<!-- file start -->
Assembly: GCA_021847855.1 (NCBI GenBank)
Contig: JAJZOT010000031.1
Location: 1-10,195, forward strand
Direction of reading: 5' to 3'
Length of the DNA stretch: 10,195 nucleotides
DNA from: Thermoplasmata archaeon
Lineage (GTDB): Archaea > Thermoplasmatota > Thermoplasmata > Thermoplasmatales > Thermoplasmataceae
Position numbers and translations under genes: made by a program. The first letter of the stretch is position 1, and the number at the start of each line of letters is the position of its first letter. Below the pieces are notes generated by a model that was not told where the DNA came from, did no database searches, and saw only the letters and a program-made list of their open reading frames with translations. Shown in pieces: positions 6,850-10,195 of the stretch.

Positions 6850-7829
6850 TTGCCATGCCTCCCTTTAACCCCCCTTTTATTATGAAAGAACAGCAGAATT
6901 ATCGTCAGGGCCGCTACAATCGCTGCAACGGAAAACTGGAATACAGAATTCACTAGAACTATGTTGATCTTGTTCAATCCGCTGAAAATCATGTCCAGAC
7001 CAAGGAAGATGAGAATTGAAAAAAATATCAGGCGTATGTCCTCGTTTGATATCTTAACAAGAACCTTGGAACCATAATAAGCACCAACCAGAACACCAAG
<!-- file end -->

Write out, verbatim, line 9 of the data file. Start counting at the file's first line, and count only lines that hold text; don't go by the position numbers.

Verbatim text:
Positions 6850-7829